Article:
The U.S. Department of Justice’s (DOJ) antitrust suit to stop the merger of publishers Penguin Random House and Simon & Schuster has not gained as much attention as cases targeting “Big Tech” companies, but it nevertheless illustrates antitrust authorities’ renewed confidence that they can use the law to stop any mergers between large companies. Yet, the case also reveals the weakness of such an approach to competition, and suggests that, far from seeking to strengthen antitrust law, policy makers should be looking to weaken it.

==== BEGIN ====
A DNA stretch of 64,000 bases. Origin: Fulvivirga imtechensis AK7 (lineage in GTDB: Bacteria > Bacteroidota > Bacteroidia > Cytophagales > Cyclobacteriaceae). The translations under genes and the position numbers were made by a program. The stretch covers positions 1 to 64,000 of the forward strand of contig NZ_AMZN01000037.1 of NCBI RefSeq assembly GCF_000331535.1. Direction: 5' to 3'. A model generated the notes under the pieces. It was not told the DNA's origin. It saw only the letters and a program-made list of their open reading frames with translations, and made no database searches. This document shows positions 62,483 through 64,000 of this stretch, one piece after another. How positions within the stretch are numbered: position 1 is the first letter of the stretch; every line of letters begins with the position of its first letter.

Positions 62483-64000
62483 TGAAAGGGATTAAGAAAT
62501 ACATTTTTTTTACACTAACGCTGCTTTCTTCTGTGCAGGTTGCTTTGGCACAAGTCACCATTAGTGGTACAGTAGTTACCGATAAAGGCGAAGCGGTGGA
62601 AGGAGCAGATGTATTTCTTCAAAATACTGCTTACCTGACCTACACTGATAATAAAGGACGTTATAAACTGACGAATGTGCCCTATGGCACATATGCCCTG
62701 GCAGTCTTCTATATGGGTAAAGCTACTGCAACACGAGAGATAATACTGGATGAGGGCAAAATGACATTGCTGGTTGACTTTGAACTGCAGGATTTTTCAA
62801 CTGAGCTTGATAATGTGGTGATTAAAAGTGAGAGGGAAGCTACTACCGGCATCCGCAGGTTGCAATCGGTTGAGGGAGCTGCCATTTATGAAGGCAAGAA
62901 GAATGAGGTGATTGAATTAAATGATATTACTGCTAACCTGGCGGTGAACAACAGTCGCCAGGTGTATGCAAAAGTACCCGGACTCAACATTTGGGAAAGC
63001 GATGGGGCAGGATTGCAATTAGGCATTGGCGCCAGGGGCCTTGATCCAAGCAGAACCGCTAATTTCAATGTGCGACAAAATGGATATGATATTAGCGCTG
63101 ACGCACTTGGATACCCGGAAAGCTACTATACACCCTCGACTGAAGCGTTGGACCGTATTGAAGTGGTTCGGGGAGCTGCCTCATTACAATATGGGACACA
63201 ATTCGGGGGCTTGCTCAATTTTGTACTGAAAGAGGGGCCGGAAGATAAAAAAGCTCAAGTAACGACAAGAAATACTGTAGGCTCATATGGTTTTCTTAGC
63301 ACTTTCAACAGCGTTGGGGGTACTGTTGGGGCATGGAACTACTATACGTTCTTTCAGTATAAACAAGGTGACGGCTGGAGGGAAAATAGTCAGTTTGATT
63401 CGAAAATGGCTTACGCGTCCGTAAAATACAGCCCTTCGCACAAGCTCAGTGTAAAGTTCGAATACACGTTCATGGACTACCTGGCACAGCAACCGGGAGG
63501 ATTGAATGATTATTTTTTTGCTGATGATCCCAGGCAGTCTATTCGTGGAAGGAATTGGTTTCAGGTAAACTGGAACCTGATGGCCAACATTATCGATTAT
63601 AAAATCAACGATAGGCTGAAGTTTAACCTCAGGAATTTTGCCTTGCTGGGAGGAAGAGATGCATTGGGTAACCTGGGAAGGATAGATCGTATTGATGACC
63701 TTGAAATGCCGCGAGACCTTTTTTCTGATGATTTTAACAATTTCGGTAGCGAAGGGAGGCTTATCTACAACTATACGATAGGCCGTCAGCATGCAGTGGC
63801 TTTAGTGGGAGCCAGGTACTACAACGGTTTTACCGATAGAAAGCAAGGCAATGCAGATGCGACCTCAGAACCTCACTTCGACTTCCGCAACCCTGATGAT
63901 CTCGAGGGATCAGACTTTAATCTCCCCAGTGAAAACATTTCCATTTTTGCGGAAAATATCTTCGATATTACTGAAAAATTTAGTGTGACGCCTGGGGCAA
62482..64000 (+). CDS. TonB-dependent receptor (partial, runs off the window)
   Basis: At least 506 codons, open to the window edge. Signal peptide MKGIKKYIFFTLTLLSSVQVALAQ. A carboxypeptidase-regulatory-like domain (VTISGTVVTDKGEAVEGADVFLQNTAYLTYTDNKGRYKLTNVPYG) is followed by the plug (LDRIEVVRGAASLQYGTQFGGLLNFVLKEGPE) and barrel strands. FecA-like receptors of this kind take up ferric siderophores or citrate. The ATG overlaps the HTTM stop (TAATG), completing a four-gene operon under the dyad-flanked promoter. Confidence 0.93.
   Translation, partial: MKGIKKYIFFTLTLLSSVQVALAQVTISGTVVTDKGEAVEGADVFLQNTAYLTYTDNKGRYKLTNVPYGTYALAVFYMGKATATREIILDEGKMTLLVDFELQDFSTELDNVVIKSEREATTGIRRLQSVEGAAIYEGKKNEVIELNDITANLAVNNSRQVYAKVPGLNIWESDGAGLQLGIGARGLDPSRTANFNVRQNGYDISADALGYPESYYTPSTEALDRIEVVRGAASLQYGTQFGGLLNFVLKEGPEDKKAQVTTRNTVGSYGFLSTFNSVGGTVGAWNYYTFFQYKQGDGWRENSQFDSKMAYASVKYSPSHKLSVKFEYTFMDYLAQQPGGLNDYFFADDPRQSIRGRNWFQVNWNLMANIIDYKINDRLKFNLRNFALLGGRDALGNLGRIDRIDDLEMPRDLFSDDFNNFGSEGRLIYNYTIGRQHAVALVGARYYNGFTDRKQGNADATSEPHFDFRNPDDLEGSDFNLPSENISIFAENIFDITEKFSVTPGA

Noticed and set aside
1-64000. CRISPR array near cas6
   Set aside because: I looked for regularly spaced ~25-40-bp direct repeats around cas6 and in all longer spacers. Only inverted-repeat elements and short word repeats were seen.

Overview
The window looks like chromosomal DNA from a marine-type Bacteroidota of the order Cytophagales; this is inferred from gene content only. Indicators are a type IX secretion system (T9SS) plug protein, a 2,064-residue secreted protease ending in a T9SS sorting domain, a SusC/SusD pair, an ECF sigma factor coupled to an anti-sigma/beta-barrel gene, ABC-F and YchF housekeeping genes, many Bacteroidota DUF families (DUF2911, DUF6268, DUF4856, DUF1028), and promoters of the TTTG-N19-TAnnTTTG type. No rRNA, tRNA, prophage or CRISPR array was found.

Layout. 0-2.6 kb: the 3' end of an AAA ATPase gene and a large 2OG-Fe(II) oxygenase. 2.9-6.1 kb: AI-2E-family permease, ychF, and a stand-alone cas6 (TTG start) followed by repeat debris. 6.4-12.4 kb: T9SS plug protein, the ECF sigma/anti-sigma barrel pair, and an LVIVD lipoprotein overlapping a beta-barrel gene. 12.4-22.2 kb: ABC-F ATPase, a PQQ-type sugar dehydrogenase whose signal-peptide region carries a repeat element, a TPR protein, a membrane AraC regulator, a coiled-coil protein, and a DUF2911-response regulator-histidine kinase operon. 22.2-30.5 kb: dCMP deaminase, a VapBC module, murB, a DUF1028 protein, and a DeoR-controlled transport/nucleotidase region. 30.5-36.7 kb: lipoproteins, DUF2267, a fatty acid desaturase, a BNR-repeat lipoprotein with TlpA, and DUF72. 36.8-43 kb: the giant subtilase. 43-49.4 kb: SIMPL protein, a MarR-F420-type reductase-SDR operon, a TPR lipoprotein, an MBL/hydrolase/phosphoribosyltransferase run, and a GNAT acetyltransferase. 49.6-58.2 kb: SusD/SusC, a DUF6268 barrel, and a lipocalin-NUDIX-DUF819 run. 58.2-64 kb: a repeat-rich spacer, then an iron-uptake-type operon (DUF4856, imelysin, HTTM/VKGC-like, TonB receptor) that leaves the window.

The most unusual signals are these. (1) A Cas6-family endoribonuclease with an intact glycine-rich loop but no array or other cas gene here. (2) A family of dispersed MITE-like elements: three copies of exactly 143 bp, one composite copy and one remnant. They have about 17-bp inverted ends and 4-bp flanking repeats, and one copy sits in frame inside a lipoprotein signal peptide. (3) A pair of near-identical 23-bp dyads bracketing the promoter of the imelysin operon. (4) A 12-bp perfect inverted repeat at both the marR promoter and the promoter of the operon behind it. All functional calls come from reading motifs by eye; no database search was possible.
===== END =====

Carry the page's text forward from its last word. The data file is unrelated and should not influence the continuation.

Both Penguin Random House (itself the result of a recent merger) and Simon & Schuster are currently owned by conglomerates, respectively the German giant Bertelsmann and ViacomCBS. The latter has bet its future on streaming services and is looking to sell its publishing arm. As The New York Times reports, “The top three contenders were Bertelsmann, Rupert Murdoch’s News Corp, which owns HarperCollins, and Vivendi” (a French company with a stake in publisher Hachette, which publishes J.K. Rowling). In other words, whichever contender come out on top, there would be a degree of further consolidation within the industry. The “Big 5” publishers would become the Big 4.